A Kensington Lefty in King Rob Ford’s Court

Rob Ford’s climactic parade into the hall.

As soon as I entered the Toronto Congress Centre, my friends pulled me into the lineup they were standing in.

“What’s this line for?” I asked.

“We don’t know.  We just got here and were told to stand in this line.”

I poked my head out to get a view of the front. “Oh my God,” I exclaimed, “This is the line to shake Rob Ford’s hand! He’s shaking the hand of every person who goes in!

As a politically-engaged downtowner attending a massive Rob Ford shindig out of a healthy mix of curiosity and irony, this was a bit intimidating. (Also, that morning I had written something that questioned the legality of several aspects of his campaign.)  But Ford is, of course, a nice enough guy in person, and you have to respect his sincerity.  His attitude isn’t restricted to quasi-libertarian populism, after all; he also has an evangelical belief in the power of personable customer service, and his introductory handshake was followed by several additional phalanxes of Walmart-like greeters along the way into the main room. (Plus, he didn’t recognize me.)

A rough layout of the event.  The red dot is a hand-shaking Ford. (Click for larger.)

The efficiency with which 1600 people were processed with a smile was terrifying.  Shake Ford’s hand.  Head into next chamber.  Shake campaign volunteer’s hand.  Here are two drink tickets. Head to a table.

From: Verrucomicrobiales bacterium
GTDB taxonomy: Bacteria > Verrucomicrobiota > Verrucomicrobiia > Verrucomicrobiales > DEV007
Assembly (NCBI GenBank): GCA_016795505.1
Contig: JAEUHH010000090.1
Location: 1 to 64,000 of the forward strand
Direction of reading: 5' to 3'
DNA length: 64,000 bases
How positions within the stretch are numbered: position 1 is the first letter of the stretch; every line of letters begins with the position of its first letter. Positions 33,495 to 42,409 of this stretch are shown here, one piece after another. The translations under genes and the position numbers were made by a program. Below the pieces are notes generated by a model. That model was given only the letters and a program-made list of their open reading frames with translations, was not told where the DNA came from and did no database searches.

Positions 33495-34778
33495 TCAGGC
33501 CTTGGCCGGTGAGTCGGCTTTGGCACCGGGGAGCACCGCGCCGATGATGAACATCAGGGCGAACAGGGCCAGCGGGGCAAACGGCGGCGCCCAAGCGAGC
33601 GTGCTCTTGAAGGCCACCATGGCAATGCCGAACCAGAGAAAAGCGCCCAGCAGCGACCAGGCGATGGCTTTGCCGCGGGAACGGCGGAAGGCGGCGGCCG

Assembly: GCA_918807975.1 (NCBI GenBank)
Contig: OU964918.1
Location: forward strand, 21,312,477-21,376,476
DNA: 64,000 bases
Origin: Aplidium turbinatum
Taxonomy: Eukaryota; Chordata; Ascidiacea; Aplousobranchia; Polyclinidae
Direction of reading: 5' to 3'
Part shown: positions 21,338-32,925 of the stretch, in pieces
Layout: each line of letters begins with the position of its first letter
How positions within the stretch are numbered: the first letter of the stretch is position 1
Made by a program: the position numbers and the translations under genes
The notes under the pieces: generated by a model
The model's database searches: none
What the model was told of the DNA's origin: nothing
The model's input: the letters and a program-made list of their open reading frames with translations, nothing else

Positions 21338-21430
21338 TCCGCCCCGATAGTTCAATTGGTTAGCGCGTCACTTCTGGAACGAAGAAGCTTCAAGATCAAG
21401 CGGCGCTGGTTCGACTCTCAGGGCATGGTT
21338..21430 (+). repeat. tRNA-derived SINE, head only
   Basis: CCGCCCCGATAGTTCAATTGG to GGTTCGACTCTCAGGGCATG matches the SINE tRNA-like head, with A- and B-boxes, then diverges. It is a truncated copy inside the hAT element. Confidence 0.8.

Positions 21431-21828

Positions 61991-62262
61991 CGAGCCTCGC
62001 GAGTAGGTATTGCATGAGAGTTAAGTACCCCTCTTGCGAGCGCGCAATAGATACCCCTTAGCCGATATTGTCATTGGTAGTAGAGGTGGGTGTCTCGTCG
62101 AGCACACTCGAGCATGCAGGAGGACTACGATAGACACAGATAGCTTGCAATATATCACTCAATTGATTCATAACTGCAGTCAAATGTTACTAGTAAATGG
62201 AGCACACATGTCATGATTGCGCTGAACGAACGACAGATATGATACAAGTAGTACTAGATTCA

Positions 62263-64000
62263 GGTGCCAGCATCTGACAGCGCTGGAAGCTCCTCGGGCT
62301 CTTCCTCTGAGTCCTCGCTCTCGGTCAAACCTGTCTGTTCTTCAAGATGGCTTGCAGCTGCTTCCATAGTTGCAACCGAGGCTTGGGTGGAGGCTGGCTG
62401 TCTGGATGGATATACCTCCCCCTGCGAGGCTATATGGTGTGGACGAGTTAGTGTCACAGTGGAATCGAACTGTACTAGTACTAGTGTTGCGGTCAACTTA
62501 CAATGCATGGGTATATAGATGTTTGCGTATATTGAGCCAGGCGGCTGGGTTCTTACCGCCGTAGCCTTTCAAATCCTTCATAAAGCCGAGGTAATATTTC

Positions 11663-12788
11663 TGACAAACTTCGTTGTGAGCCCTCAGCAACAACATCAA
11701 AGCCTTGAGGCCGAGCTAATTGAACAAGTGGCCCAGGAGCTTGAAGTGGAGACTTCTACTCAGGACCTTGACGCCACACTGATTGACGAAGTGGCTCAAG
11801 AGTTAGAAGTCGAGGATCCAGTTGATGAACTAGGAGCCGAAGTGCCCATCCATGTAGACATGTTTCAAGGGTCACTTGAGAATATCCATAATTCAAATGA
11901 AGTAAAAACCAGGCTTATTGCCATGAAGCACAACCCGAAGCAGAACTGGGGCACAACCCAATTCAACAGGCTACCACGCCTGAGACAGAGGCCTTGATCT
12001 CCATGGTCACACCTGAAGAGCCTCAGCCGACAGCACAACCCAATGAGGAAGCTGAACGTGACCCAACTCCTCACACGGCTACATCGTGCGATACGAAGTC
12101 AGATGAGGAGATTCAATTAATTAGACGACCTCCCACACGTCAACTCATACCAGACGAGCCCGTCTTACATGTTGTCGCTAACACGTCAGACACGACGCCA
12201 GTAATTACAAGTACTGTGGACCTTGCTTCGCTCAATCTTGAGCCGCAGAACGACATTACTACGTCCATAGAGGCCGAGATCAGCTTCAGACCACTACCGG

This vestibule was lined with sign-up tables on either side, taking names, pledges to help out, donate., etc.  Volunteers were enthusiastically distributing FORD-branded signs, visors, bumper stickers. By virtue of the intelligent layout, I would guess they recruited an army of no fewer than a thousand people that night, prior to any of them even entering the grand hall, which itself was set up as though for an epic bar mitzvah.

The north half of the hall.  I could have spun around 180º and taken an identical photo of the south half.

Glazed in blue light and populated with a hundred tables decked with red-white-and-blue balloons, the bar was cleverly placed at the far, far end.  As were the cheese tables, generously offering brie in units best described as “slabs.” No expense was spared: there were olives with AND without pimentos.

Then an accordionist on stage, presumably to complement the wine and cheese.  The accordionist was followed, as all accordionists should be, by Councillor Frances Nunziata (the diminutive former mayor of York) who offered what will likely be the only endorsement Ford receives from a fellow member of Council.  A disproportionately diverse selection of supporters stood guard as a human backdrop.